The components of the theatre yield various opportunities for the Christian to engage with others. Participating in drama provides obligatory collaboration among others within the same production. Opportunities would include the close proximity of working together, sharing ideas, and pursuing a common goal—all of which would bring an inevitable building of interpersonal relationships. Christians involved in secular drama would inevitably have the opportunity to be a testimony of salt and light on a personal level with the others involved in the theatre. Christians involved in a church production or a Christian drama organization would experience a unique fellowship provided by opportunities that the theatre brings. On the grander and larger scheme of things, for Christian Drama in particular, the production itself is an opportunity to positively engage with not just one person, but with many—an entire audience.
Secular theatre and drama offers the Christian an insider’s view to the outside world. While active participation in certain secular productions may not be wise, and in some cases sinful for the Christian, going to see, or studying secular dramas, in general, can potentially be an eye opening experience and a worthwhile opportunity for the Christian. At the same time, not all secular drama is “viewable” for the Christian because of explicit objectionable elements; here the individual would have to make decisions on a case-by-case basis. However, just as I mentioned above, by observing drama one vicariously experiences a particular message and it’s application. While most secular dramas convey anti-biblical messages and present godless worldviews, the Christian can learn much by being able to “vicariously experience” what life must be like through the eyes of the lost. This understanding would give us a better knowledge and attitude toward the despair the world knows without God, and ultimately an awareness of how we can better reach the world around us with the truth.
Drama also provides opportunities for solid engagement and discussion with others about philosophy and worldview. If Christians are familiar with secular dramas and theatricals, it opens up discussion opportunities regarding theme and message that might otherwise find difficulty surfacing into normal discourse. In reverse, Christian theme and worldview within popular drama would be a great tool for general discussion as well.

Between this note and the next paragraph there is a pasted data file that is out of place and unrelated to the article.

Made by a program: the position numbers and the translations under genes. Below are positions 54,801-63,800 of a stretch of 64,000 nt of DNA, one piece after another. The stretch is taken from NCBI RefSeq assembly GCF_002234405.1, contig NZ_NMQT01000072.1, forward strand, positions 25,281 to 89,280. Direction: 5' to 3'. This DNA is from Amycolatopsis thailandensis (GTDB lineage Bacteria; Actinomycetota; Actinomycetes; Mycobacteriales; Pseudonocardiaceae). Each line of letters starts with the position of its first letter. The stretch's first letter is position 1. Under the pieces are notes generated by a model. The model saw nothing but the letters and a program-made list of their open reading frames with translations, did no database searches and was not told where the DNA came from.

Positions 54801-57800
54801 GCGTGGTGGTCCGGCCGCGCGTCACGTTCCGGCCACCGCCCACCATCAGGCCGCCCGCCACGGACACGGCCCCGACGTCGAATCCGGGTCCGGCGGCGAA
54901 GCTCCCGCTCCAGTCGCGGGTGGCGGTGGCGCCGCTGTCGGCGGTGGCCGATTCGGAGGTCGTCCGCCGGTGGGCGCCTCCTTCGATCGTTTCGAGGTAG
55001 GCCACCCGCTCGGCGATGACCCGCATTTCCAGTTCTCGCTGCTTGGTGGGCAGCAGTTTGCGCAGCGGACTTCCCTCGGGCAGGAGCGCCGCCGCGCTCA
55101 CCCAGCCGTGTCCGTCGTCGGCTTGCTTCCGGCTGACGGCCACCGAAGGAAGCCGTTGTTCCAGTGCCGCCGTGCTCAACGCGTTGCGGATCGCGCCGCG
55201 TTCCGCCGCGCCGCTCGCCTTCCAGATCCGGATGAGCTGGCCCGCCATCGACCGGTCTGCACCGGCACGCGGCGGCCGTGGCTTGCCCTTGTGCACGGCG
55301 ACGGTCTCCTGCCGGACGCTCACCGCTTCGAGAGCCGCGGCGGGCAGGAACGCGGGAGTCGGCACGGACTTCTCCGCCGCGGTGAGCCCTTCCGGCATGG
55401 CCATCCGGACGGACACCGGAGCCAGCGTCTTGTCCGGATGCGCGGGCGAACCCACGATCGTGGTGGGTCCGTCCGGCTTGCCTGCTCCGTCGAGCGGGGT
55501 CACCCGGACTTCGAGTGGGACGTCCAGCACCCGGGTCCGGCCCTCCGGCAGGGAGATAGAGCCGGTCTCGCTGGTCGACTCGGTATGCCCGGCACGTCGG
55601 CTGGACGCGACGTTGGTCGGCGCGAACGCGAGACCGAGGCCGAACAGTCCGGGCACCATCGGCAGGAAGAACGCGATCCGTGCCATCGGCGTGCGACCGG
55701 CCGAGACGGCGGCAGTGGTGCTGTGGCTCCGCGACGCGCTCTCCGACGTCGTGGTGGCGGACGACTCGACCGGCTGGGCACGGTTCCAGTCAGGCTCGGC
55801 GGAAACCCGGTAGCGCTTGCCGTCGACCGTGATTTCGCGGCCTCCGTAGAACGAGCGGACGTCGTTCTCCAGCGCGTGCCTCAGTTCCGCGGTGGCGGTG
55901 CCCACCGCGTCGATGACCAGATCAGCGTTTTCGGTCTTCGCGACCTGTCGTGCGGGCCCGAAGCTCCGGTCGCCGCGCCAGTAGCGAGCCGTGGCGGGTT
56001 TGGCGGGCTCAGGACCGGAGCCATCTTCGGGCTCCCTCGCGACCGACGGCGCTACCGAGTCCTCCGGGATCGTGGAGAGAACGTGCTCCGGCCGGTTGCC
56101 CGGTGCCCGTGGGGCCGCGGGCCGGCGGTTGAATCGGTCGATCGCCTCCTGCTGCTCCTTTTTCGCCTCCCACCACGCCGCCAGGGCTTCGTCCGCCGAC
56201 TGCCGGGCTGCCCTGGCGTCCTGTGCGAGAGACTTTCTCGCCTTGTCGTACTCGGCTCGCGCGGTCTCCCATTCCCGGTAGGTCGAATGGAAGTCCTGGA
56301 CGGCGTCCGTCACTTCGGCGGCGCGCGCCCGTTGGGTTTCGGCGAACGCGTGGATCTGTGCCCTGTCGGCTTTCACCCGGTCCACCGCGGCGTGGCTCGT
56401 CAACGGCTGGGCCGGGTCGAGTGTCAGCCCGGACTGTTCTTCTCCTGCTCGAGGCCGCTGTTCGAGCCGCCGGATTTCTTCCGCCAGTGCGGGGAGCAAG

Finally, theatre and drama is another way we, as Christians, can artistically reflect the glory of God. Whether or not we are involved in secular or Christian drama, our talents should be used to accurately reflect the glory of the God we serve. In this respect, our art should be taken very seriously; this would not only include the way we perform, but also in the way in which we prepare for the performance beforehand. Our final performance should, of course, reflect God’s glory in the talent he has given to us. However, it may not be the audience who completely sees the testimony of our work in action, but rather, it may be those with whom we are working alongside.
In conclusion, theater is an effective means of communication within our culture today. It would be wise for the Christian to view it as another opportunity to present truth to the unsaved world. In many circumstances, theater and drama may be the only means or opportunity we can use to influence those we may never actually be able to meet in person. But most importantly, theater is not merely just another opportunity for evangelism, but rather another opportunity to display God’s glory through the creativity He has given us.